Exports rose 9.4 percent to US$24.32 billion last month from a year earlier, with growth decelerating from March’s 13.2 percent, as demand for electronics used in smartphones and TVs slowed in China, the Ministry of Finance said yesterday.
Despite inventory adjustments, outbound shipments are expected to continue expanding at a high single-digit percentage this month and beyond, amid a stable economic recovery worldwide, the ministry said.
“Demand for smartphones and large-sized TVs turned out weaker than expected over the Labor Day sales season, prompting firms to adjust inventory,” Department of Statistics Director-General Beatrice Tsai (蔡美娜) said.
The Chinese market accounted for 39.5 percent of Taiwanese exports and 50 percent of all electronics shipments, Tsai said.
Electronics underpinned exports with a 31.4 percent contribution last month, led by demand for semiconductors, Tsai said, citing the ministry’s monthly report.
Imports of semiconductor equipment rose 80.9 percent last month from a year earlier, indicating that growth momentum for semiconductors remain strong, Tsai said.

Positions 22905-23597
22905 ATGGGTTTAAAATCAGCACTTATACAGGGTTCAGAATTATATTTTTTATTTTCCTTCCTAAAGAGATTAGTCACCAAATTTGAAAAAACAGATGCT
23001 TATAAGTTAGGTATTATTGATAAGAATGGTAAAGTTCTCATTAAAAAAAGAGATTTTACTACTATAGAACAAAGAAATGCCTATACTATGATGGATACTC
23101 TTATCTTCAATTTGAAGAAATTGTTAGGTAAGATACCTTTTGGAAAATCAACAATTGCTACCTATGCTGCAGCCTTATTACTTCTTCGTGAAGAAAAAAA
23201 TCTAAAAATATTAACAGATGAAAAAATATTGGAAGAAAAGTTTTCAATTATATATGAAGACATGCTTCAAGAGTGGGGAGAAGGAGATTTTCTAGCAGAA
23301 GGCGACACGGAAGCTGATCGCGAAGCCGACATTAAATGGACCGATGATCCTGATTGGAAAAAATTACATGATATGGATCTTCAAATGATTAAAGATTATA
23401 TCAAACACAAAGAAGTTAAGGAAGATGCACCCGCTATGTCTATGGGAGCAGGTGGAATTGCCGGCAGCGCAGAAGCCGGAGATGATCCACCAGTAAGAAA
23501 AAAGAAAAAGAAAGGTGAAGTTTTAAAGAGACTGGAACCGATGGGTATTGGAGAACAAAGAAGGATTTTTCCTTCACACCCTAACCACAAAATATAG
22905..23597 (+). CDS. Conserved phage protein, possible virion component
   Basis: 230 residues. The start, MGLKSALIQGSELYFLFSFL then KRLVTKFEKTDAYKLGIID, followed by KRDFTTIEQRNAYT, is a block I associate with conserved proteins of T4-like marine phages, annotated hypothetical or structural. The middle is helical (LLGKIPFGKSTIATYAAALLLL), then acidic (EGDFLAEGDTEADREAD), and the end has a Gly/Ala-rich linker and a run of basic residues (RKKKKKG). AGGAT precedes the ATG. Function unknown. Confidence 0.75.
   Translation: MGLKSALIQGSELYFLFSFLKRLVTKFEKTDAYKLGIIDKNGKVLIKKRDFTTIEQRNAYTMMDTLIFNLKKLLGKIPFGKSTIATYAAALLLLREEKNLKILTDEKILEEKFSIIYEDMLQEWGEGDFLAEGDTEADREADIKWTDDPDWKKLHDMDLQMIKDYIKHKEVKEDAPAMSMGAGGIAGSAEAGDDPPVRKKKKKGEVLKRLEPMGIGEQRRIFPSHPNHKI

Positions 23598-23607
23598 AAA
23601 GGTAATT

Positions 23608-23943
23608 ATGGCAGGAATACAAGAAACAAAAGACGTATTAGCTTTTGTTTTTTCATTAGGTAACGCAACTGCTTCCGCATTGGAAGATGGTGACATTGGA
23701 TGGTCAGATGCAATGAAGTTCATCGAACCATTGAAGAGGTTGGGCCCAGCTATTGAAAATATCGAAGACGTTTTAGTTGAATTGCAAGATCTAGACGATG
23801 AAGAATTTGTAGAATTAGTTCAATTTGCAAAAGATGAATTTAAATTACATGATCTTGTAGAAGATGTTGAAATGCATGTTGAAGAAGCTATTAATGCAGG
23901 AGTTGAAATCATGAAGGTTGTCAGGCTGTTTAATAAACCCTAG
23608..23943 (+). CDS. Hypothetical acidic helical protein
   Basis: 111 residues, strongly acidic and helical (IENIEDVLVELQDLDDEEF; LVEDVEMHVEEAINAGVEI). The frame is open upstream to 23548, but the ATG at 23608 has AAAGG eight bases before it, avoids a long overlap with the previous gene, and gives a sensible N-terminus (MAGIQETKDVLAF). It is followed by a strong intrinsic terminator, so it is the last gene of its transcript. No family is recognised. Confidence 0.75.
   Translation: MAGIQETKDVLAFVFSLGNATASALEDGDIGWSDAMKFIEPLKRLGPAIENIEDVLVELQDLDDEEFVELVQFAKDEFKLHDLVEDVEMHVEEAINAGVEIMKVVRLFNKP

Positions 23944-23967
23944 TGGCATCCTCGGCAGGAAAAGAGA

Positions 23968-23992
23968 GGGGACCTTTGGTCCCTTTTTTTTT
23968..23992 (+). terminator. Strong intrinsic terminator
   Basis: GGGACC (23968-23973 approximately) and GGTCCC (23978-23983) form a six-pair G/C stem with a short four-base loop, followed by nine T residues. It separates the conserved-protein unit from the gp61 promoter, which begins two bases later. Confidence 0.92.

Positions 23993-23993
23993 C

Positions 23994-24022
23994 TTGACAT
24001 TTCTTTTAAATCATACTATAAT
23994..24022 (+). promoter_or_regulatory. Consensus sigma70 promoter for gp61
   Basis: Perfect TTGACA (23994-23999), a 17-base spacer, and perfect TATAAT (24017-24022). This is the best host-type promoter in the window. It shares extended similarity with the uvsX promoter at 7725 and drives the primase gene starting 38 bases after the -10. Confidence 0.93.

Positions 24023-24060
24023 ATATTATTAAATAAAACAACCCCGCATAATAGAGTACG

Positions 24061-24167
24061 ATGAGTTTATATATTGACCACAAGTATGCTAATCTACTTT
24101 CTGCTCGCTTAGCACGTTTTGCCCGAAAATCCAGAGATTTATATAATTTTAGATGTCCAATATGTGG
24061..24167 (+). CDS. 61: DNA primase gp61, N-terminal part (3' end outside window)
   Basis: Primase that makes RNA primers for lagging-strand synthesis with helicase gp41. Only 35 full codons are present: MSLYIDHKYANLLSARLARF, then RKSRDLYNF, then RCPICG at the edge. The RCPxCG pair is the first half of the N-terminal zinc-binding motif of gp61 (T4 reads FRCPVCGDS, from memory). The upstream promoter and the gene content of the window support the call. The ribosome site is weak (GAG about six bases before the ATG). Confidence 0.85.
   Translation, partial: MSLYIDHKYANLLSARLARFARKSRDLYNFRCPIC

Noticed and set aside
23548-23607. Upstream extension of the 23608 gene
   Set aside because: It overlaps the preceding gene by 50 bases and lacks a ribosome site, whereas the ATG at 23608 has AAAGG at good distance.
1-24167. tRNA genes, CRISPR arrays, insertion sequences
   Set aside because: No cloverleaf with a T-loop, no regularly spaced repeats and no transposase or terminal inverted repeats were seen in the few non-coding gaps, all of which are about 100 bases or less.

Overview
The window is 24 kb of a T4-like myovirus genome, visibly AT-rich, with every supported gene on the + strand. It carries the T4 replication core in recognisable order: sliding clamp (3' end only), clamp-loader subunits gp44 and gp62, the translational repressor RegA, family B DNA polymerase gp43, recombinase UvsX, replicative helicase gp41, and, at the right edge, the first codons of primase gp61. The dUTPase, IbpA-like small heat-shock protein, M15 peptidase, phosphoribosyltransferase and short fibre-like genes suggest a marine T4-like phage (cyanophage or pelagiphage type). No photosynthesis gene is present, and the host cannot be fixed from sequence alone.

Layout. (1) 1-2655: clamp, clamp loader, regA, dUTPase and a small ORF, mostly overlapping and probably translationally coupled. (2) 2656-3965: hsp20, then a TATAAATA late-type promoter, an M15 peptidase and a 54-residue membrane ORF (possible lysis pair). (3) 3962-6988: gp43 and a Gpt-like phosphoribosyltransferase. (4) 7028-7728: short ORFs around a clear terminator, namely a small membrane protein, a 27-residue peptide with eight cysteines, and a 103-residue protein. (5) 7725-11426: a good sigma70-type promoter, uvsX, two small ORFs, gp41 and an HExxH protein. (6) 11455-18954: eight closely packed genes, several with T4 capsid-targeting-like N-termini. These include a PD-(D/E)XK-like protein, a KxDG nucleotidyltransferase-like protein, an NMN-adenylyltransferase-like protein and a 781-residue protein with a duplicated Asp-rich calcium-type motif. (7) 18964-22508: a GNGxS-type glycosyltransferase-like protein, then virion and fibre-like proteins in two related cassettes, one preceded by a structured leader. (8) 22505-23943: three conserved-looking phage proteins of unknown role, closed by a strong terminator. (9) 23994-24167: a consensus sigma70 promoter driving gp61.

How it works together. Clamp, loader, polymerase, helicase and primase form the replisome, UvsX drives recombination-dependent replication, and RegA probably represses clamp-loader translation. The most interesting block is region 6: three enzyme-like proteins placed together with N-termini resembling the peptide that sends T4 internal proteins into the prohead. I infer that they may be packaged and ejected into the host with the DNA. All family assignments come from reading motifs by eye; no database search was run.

Imports expanded at a faster pace of 23.5 percent to US$21.53 billion last month from a year earlier, shrinking the trade surplus to US$2.78 billion, a decrease of 41.9 percent from the same period last year, the report showed.
The trend could help downsize the nation’s current account surplus, one of the main reasons the US Department of the Treasury keeps Taiwan on its currency monitoring list.
Exports to all major trading partners rose and all product categories registered increases, with the exception of textile products due to a seasonal slowdown, the report said.
Shipments to ASEAN markets gained faster momentum, rising 14.1 percent year-on-year to US$4.59 billion last month, the report said, as Taiwanese firms increasingly shift production activity to Southeast Asia.
The migration has helped spur demand for Taiwanese machinery tools, which might receive a further boost as more manufacturers worldwide replace human labor with automation to improve productivity and cut labor costs, Tsai said.
For the first four months of the year, exports expanded 13.6 percent to US$96.42 billion, while imports gained 22.1 percent to US$82.86 billion, the report said.
The cumulative trade surplus amounted to US$13.56 billion, a drop of 20.4 percent from the same period last year.
Tsai declined to speculate on inventory demand related to Apple Inc’s next-generation mobile devices, saying local firms have not given any clues and the ministry is not in a position to tell.
Foreign-exchange volatility and growing competition from Chinese exporters pose downside risks, she said.
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